Shopping Destinations THE AMERICANA AT BRAND Downtown Glendale hot spot from the creators of the Grove with Main Street, U.S.A., atmosphere and trolley. Some 90 stores and dining options. 889 Americana Way, Glendale, 818.637.8900 Map U23
Do you want to be happier? Contact:
L. Ron Hubbard Life Exhibition 323-960-3511 firstname.lastname@example.org
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© 2008 CSI. All Rights Reserved.
BEVERLY CENTER Trendsetting mall near West Hollywood has more than 100 boutiques (Burberry, Fendi, Gucci, Saint Laurent, Salvatore Ferragamo, a True Religion concept store, Uniqlo, new Cos) and several restaurants. Anchored by Macy’s and Bloomingdale’s. 8500 Beverly Blvd., L.A., 310.854.0070 Map I12 CAMARILLO PREMIUM OUTLETS Find deep discounts on the best names in fashion and home at this luxury outlet center just north of L.A. County. More than 160 stores are represented, including Barneys New York, BCBG Max Azria, and St. John and Restoration Hardware. The Promenade is anchored by Neiman Marcus Last Call and Saks OFF 5th. 740 E. Ventura Blvd., Camarillo, 805.445.8520 Map northwest of A1 CITADEL OUTLETS Assyrian architecture south of downtown stands out along the Golden State (5)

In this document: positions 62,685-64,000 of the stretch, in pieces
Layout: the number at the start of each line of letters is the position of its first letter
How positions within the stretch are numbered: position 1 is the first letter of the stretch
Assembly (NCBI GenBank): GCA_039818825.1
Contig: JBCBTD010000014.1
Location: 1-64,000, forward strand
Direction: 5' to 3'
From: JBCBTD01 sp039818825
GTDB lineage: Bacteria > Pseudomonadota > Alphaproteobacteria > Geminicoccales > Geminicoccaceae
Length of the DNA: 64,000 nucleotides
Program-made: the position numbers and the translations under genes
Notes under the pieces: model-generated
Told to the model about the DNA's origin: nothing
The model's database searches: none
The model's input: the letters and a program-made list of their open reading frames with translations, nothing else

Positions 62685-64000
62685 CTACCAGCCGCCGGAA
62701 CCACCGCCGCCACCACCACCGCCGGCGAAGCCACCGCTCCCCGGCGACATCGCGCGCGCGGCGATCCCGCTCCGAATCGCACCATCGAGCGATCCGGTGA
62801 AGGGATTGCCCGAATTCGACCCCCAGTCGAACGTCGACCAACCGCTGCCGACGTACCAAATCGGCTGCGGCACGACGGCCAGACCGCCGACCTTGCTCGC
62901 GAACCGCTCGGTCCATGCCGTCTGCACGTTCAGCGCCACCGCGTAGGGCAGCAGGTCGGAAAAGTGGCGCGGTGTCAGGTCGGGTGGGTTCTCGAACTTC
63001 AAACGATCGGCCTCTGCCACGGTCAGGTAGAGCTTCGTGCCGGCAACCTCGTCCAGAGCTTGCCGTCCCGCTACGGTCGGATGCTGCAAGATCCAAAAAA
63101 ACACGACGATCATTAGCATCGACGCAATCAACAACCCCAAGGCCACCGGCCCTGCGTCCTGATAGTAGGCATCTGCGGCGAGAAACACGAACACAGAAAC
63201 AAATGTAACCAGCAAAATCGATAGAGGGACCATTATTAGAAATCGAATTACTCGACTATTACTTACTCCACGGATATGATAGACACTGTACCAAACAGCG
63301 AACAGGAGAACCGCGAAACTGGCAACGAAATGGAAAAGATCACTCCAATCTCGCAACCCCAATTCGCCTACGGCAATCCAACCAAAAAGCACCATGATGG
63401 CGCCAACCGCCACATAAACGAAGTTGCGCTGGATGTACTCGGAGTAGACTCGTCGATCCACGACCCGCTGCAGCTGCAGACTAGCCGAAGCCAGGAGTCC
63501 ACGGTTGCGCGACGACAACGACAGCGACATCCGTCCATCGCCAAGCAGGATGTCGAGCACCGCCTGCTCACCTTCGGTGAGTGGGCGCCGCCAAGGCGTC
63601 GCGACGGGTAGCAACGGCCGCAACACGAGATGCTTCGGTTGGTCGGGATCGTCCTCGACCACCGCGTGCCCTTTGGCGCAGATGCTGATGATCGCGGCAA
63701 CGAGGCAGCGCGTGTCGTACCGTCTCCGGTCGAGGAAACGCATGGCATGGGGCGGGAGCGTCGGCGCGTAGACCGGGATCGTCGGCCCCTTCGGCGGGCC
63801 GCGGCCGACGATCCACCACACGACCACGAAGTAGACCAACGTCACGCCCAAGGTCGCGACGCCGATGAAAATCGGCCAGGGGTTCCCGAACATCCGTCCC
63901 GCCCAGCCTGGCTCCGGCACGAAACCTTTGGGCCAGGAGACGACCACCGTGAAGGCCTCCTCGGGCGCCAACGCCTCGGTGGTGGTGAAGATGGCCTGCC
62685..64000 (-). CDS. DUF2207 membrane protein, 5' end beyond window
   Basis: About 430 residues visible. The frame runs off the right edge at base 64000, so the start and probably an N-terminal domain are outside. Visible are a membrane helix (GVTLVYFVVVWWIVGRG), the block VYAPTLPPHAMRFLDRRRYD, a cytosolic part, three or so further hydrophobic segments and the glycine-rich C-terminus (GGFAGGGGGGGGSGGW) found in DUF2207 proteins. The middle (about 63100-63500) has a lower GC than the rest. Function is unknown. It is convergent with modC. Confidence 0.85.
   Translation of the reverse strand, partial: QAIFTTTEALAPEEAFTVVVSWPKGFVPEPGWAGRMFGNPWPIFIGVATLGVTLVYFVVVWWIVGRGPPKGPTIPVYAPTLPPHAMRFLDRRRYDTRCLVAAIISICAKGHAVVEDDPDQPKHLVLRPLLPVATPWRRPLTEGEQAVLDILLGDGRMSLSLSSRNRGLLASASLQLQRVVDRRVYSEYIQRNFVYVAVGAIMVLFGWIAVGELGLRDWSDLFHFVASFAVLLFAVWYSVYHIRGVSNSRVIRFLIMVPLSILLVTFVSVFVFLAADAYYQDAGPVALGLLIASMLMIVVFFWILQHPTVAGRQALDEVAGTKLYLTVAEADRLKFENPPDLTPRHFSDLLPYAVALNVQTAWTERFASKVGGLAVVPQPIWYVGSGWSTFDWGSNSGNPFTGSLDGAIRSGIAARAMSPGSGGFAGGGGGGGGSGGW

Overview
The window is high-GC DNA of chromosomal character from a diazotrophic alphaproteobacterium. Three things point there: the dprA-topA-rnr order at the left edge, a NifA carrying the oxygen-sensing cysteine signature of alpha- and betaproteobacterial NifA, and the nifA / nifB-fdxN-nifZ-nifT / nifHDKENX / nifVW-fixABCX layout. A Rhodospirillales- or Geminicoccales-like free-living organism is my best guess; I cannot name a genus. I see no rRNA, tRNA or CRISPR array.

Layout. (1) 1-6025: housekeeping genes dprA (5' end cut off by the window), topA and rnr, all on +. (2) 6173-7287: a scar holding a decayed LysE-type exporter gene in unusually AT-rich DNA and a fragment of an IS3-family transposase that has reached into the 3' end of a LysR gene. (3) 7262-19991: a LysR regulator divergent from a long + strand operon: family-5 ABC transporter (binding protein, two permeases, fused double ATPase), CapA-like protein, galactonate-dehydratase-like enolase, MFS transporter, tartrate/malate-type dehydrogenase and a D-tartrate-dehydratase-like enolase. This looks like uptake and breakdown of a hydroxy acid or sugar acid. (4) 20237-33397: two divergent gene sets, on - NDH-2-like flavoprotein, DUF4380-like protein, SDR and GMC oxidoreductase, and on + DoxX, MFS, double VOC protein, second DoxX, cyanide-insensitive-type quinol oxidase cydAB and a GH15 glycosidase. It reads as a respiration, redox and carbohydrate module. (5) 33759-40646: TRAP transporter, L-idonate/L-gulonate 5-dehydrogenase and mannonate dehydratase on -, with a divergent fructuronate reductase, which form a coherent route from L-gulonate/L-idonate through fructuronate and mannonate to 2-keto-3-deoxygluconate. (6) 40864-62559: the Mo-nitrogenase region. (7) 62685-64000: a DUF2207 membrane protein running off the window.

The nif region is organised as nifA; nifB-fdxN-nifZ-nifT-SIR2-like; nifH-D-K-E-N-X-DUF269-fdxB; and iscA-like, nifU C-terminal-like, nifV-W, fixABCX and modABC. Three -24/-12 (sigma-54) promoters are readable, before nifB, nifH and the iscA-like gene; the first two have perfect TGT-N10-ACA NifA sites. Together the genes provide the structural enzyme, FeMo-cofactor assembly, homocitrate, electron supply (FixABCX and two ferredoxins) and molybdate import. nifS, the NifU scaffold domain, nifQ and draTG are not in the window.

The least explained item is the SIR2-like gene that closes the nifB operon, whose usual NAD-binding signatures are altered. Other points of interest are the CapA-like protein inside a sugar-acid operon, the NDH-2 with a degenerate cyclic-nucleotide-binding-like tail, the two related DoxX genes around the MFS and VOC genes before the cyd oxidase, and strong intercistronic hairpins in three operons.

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ONTARIO MILLS OUTLETS California’s largest outlet shopping destination. Among 200 stores are Ralph Lauren, Hugo Boss Factory Store, DKNY, Saks OFF 5th, Last Call by Neiman Marcus and Nordstrom Rack. Thirty-screen cineplex. 1 Mills Circle, Ontario, 909.484.8300 Map east of B6 THE PIKE OUTLETS Shopping and entertainment district links the Long Beach Convention Center to Rainbow Harbor’s waterfront and the Aquarium of the Pacific. Shops include Restoration Hardware Outlet. 95 S. Pine Ave., Long Beach, 562.432.8325 Map N16
The Petersen Automotive Museum. p. 83